On April 7, 2017, California Governor Jerry Brown declared the state’s historic drought over. But that doesn’t mean it’s time to return to the freewheeling days of wide-open faucets. If you’re looking for a way to stay green while keeping your lawn from turning brown, the answer may be home rainwater collecting.
In rural areas, rainwater seeps into the ground and replenishes the aquifer, an underground layer of water-bearing rock, such as gravel or silt, that stores groundwater. In suburban or urban areas, much of the rain that falls is swept into the storm drain system.
A rainwater collection system allows you to capture this water on your property and helps you minimize the usage of water from your utility. A typical system consists of a rain barrel installed at the bottom of gutter downspouts to capture the rainwater that falls on your roof. Water enters the barrel through a mesh filter that keeps out leaves, twigs, and other debris. The filter also helps to prevent mosquito breeding and keeps other pests out of the barrel. The barrel may also have a spigot near the bottom that you can connect to a hose to water your plants or connect to an irrigation system.
While it is illegal to dam or divert natural water sources such as rivers or lakes that flow through or are adjacent to your property, collecting water that falls on your property in the form of rain is legal in California. Just one inch of rain, collected from a 1000 square foot roof, is equivalent to 620 gallons of water, so the water savings add up fast.
If you are considering installing a rainwater collection system at your home, there is a good chance that your local water district has resources available on their website to guide you through the process of determining what system is right for you. Some may even offer materials like rain barrels at no or low cost.
Ready to have a go at rainwater collecting? Consider the following do’s and don’ts:
DO use rooftop water only. Although harvesting runoff from parking lots, patios, and walkways is technically possible, it is more difficult since a subterranean cistern or a pump is usually needed to move the water into an above-ground rain barrel or cistern. Also, there are typically greater levels of debris and contaminants that must be filtered out of the runoff before it enters the storage system.
DO consider your roof material. Chemicals from asphalt or wooden shingles can leach into the water. Roofs made from cement, clay, or metal surfaces are better for harvesting.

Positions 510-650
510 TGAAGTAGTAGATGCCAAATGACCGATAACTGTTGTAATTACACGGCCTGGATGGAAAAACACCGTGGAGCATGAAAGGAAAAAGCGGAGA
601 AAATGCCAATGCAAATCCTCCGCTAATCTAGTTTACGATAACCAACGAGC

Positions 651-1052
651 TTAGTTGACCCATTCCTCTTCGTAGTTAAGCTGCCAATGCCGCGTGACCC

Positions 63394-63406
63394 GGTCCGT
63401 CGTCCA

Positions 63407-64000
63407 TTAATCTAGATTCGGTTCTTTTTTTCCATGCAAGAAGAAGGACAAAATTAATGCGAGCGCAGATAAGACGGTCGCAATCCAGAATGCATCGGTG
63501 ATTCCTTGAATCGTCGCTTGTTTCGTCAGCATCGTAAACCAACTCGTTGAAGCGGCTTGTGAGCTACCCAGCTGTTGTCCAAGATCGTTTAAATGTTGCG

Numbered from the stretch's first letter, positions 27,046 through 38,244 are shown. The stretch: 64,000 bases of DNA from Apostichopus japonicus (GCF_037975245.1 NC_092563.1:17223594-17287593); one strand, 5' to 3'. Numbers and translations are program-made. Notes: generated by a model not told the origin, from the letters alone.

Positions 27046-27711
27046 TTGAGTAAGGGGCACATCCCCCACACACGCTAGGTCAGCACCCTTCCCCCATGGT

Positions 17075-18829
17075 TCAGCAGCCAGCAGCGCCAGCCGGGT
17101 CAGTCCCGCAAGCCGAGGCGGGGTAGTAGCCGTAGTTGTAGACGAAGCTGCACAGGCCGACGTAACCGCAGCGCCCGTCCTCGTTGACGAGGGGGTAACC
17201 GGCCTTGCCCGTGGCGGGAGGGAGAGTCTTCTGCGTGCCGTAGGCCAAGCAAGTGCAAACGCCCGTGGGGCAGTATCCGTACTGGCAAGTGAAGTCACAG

DO use a first-flush diverter to remove the first water that enters the system as this water will have the highest concentration of leaves, twigs, animal waste, sediment, and other contaminants. A first-flush diverter will direct the first few gallons of runoff from the roof away from the rain barrel.
DO use a rain barrel that is opaque or shielded from sunlight to slow the growth of algae inside the barrel.
DON’T drink the water or use it on fruit and vegetable plants. Without advanced filtration, rainwater is non-potable. Water harvested from rooftops and gutters may contain harmful bacteria, parasites, animal waste, or chemicals that could cause make you sick if ingested.
DON’T connect the system to a potable water source. Rainwater can contaminate potable water sources. If you intend to connect your rainwater collection system into your yard’s existing irrigation system, make sure you have the correct permits from your water utility and the proper backflow prevention device to avoid contamination.
DON’T introduce greywater into your system. Wastewater from your sink, washing machine and dishwasher may contain harmful bacteria that can flourish in your collection system.
DON’T forget to maintain your system. Clean the inside of your rain barrel of algae and debris at the beginning and end of each rainy season. Inspect gutters to make sure debris is not entering the collection system, and make sure screens are not damaged to restrict mosquito breeding.
Lastly, DON’T do it for the money! Water from municipal utilities is relatively inexpensive; in some areas of the state, water costs less than one cent per gallon. Even the most basic collection systems won’t make an impact on the money in your wallet, but when it comes to thinking and acting green, every little bit helps.
Before hiring a contractor to perform installation of your rainwater collection system, rain gutters, or roofing work, make sure they are properly licensed by the Contractors State License Board. And if your rainwater collection system includes landscaping elements, consider working with a landscape architect licensed by the Landscape Architects Technical Committee.